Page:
I'm all for protecting the rights of the little people, and the whole Manhattanville thing did make Columbia look pretty damn sketchy. But anytime Columbia announces anything there is always a community board or group of activists waiting with bated breath.

  3. Anonymous

    the new building will "cause glare?" Fuck you Inwood resident. Give me a break. Buy some goddamn blinds, or curtains or something

  4. Alum

    "The building will add to the 26 acres Columbia owns around 218th Street in Inwood...."

    No it won't. It's going to be built within the existing 26 acres. It will be at the southeast corner of the Baker complex, where a cinder-block service building now stands.

  5. NIMBY

    So many people's financial aid got cut. I really think Columbia should focus on maintaining what they have (the students and getting rid of that god awful lerner) instead of snatching up properties and redeveloping.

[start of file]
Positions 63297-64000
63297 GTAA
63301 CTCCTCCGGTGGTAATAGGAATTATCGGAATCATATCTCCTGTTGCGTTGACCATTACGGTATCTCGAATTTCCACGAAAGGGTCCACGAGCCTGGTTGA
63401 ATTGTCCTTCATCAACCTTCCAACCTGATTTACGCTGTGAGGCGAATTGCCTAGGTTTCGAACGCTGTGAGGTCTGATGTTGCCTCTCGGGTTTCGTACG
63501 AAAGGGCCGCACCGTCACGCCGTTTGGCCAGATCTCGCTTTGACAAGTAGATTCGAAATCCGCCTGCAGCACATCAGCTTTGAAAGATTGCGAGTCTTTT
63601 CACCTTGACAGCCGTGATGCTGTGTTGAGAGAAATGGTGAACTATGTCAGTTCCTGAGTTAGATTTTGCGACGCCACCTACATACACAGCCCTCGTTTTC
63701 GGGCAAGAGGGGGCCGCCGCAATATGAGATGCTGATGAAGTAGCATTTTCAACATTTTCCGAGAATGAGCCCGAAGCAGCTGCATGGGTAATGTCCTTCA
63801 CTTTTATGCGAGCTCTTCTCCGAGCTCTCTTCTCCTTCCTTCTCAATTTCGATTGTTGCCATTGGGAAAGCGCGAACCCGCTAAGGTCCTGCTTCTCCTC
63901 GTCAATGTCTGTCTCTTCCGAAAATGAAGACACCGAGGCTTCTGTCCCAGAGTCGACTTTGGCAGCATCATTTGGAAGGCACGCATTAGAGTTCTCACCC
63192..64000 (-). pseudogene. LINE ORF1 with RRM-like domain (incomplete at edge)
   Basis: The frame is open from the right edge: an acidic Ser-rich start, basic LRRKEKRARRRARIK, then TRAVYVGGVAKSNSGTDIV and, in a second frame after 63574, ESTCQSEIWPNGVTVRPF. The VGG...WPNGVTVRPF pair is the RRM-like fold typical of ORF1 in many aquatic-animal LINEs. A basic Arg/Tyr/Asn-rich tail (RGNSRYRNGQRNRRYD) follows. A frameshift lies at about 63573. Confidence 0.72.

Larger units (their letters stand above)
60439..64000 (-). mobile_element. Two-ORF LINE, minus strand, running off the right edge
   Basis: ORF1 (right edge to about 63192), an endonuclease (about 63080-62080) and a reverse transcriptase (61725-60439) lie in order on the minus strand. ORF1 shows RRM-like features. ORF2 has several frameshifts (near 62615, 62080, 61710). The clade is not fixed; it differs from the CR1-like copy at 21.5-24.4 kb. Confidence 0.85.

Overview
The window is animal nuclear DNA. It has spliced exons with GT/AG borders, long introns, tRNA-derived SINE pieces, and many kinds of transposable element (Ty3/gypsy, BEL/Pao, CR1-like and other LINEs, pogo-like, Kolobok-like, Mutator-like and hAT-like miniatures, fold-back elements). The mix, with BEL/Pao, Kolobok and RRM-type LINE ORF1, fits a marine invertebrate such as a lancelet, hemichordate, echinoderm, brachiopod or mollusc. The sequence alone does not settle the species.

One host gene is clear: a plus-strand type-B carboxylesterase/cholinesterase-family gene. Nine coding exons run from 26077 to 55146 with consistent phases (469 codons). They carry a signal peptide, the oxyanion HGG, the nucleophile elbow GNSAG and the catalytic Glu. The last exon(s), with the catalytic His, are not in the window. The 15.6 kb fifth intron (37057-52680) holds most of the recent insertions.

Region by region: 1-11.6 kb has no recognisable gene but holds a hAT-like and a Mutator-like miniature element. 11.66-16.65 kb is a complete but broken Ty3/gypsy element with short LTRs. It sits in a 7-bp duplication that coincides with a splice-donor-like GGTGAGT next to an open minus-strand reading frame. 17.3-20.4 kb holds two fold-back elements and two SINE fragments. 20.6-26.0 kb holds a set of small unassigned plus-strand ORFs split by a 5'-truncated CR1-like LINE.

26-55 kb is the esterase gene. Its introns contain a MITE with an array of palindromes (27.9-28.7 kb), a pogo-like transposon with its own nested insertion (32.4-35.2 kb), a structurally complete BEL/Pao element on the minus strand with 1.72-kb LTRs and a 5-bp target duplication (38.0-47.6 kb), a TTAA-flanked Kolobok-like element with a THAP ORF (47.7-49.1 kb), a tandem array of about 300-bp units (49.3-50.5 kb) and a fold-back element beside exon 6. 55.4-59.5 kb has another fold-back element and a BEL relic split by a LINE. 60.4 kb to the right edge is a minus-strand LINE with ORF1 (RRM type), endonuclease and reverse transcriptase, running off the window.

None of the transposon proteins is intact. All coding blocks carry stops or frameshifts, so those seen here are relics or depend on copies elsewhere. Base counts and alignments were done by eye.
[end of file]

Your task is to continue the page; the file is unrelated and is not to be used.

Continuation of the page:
6. Woah

    That building is hideous. Looks like a shiny prefab on stilts.

  7. (Former) athlete

    This building has the potential to be extremely valuable to CU athletes. Definitely a necessary addition if Columbia is committed to improving its teams. It will make it much easier for student athletes to spend more time at Baker and still get their studying done. Well done Mr. Campbell, well done.

  8. commentariat

    manifest destiny? not really accurate when columbia is building on its own land.

  9. ...

    so wait, let me get this straight... when i get shitty finaid, it's because despite the fact that columbia has a huge endowment, funds are restricted. but when a very vocal yet tiny minority at columbia wants a five story designer clubhouse, suddenly the coffers spring wide open?

    as far as i'm concerned, they can build their ugly clubhouse that will shit up the neighborhood. just as soon as they finish fundraising every last penny they will use to build it. i won't even have access to the damn thing, why are my tuition dollars being wasted on such extravagance for a tiny, yet vocal minority that already receives special concessions?

    (that said, if they did fundraise every last penny on their own... then go ahead, build the clubhouse)